This year’s Westercon is number 63. And there’s a growing anxiety that this series of cons doesn’t justify a continued existence. The question was even asked out loud on today’s program “Should we Retire the Westercon at 65?” with Ben Yalow, Kevin Standlee, Glenn Glazer, Bobbie DuFault.
When fans created Westercon in 1948 as a traveling convention there was no other regular con on the West Coast of the United States. Now every major city in the region has at least one fan-run sf con, often several other commercial cons, and perhaps even a major anime or comics event that dwarfs the sf convention. There’s no vacuum that anyone needs a Westercon to fill.
Meanwhile, Westercon has dwindled in size to such a degree that some years it has been run as a kind of oversized party at a resort in Hawaii or Las Vegas.
Milt Stevens reported that this morning’s panel turned out enough fans who believe Westercon should continue to deter anyone at the subsequent business meeting from moving to abolish the con, although such a motion had been anticipated.
Con chair Christian McGuire told me Westercon had drawn over 600 attendees by today, Saturday, July 3 — a number in line with recent California Westercons.
If one stops thinking about Westercon as a mere shadow of its formerly glorious self (the 1989 con had 2,500 attendees) and thinks about it as an event that provides a good time on a holiday weekend for several hundred fans, it’s not hard to imagine it going on indefinitely. The only question is if the loose community of conrunners who shepherd it from year to year will find that idea sufficiently inspiring to keep doing the work.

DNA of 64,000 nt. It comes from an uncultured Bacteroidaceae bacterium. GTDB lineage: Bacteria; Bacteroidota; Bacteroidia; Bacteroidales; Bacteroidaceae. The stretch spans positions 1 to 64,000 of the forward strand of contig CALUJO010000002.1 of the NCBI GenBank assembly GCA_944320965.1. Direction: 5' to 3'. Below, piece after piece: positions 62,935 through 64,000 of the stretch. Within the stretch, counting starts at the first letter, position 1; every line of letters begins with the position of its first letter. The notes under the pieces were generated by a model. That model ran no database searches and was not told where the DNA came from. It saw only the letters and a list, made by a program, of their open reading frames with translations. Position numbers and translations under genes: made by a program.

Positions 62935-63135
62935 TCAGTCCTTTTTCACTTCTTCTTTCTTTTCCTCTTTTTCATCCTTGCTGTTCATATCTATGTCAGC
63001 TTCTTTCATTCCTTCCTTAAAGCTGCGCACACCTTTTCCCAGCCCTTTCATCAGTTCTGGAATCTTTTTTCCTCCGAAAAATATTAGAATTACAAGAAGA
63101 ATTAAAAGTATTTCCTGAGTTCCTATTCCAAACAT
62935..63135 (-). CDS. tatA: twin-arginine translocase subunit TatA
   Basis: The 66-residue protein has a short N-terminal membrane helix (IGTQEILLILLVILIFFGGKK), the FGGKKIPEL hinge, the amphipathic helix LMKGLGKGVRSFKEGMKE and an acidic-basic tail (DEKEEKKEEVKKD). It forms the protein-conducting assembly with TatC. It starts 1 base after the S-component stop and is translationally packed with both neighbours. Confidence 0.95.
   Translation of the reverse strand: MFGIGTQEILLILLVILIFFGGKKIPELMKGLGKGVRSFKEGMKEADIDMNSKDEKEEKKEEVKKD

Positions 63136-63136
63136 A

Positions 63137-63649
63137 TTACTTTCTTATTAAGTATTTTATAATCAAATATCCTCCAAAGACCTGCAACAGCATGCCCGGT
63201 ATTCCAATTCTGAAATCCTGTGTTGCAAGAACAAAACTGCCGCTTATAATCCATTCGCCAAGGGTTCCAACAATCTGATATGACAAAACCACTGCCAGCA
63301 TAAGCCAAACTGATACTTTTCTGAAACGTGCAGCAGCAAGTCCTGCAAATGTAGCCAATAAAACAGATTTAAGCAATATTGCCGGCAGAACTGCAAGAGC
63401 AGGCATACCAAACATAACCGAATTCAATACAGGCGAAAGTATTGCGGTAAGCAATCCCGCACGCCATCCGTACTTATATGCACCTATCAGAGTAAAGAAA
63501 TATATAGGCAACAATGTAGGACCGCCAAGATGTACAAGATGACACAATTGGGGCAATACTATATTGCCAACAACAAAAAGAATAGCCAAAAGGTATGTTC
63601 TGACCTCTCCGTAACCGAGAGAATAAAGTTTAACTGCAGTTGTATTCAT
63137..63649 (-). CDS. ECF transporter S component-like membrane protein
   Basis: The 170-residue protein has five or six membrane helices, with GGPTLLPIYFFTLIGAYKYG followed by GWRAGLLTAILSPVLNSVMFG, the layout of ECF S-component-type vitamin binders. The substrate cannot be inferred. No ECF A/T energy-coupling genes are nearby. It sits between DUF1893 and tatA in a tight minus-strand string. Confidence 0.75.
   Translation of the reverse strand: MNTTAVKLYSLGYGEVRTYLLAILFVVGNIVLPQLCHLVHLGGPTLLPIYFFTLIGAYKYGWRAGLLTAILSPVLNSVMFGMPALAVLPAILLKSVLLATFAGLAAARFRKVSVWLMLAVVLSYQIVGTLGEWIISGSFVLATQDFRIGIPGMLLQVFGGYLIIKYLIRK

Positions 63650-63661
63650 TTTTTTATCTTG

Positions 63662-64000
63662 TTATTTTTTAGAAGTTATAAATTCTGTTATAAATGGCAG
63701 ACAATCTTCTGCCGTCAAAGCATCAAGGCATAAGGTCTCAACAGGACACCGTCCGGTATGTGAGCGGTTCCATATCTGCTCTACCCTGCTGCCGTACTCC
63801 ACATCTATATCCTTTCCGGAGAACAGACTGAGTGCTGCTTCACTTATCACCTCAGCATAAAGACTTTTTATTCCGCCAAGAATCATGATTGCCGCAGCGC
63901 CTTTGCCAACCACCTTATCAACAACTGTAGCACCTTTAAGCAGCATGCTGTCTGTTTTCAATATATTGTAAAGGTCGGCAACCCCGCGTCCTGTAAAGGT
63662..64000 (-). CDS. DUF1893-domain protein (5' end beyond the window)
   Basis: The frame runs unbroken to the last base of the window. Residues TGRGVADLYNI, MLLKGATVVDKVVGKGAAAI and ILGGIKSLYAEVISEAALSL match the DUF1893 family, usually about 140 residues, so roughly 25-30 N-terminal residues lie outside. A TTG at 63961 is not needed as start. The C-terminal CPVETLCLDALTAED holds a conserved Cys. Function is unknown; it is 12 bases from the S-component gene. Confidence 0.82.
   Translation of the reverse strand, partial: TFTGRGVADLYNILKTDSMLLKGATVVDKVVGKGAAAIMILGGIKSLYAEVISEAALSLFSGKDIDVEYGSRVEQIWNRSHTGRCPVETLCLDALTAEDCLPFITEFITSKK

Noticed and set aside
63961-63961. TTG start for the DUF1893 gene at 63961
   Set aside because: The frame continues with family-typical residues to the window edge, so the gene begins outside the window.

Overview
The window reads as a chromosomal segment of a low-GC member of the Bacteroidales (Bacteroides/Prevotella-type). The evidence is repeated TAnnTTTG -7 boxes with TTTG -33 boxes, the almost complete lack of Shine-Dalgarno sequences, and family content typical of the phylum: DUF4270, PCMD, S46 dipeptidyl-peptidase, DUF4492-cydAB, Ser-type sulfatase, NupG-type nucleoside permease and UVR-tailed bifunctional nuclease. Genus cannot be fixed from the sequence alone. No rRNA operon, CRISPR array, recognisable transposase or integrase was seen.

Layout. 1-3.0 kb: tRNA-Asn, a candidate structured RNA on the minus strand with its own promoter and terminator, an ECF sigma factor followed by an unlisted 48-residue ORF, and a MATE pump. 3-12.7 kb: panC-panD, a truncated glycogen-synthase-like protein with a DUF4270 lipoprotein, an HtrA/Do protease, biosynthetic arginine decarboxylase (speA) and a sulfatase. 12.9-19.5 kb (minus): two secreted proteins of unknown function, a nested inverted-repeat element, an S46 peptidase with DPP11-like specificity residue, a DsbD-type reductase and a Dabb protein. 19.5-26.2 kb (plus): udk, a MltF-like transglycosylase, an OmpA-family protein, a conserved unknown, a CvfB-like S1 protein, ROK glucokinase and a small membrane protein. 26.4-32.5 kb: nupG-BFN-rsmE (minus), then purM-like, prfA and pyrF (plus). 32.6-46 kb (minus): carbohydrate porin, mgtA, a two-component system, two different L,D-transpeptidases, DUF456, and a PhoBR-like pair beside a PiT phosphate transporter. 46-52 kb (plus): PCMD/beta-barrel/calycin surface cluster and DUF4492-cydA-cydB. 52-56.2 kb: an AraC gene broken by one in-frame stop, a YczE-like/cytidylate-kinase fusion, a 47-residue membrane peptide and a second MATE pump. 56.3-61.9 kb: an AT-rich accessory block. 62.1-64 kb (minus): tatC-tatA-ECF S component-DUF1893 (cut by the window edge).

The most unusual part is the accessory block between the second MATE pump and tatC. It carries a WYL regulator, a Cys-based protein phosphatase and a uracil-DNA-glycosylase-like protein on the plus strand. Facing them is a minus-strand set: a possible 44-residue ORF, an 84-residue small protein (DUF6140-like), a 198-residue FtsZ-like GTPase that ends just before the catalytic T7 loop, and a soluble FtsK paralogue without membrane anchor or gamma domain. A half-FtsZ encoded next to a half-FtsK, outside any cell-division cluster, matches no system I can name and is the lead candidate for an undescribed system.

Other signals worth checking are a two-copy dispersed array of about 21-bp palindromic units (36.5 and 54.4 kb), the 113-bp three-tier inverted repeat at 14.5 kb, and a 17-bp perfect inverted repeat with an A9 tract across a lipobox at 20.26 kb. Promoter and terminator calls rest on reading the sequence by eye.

Kevin Standlee interrupted his own Match Game SF show Friday night at the Pasadena Westercon so teller Sharon Sbarsky could “unofficially” announce fans had voted for Seattle to host the con in 2012.
Kevin took it awfully well considering that meant defeat for his Tonopah write-in bid. In fact, he did a brief ecstatic dance and shouted into his microphone as he spun “You know who was going to have to chair if Tonopah won…!”
I had fun on the first day of Westercon 63. A lot of creative fans helped to insure that.
For example, set in the midst of the fan table area like a jewel was the big graphic appealing for people to support the Tonopah in 2012 Westercon bid : a poster of brilliant blue, with a sky-high mushroom cloud streaming heavenward, Kuma Bear beside a cactus in the foreground. It looks like the place Indiana Jones’ refrigerator rolled to a stop. (Of course, doesn’t most of Nevada?)
A second poster declared the Tonopah bid is NOT A HOAX. It just happens to be a bid that didn’t file (wasn’t eligible to file, as Kevin Standlee explains). Now the only way it can win is through a series of events beginning with the filed Seattle in 2012 bid failing to outpoll write-ins for Tonopah or None of the Above. (But that’s more than I need to know — I like the Tonopah bid material, not the idea of voting it in preference to Seattle.)
Later in the afternoon I answered the siren call to attend “The Modern Fanzine” panel. How often are fanzines explained with the contagious sense of fun that Kevin Roche, España Sheriff and Jason Schachat, the Yipe! editorial staff, bring to the subject? While they expanded my horizons about editing a digital fanzine on multiple platforms, they also fired me up to get back to work on my next ish.
Taral Wayne soon will send his 50th contribution to Chris Garcia’s frequent fanzine The Drink Tank.
Taral’s first appearance came relatively late in the zine’s history — issue 153, responding to Frank Wu’s interview questions. Since then he’s found it a great outlet for his work. He recently sent Chris his 46th article and knows the other four are bound to follow.
“Those articles are among the best I’ve ever got to publish!” says Chris. “It’s been an absolute pleasure to have them and I hope he’ll keep sending them and allowing me to make it up to 100!”
Taral’s loyalty is readily explained: “The big advantage of DT is that Chris will publish ephemera that will date in as little as a month and doesn’t add isn’t the sort of headliner suited to Banana Wings or Trapdoor.”
Taral has become such a prolific contributor, admits Chris, that “In the last year, Taral has had more words in The Drink Tank than I have (at least count). I don’t think I’d managed to have done half as many issues as I managed in the last year-and-a-half without him on board!”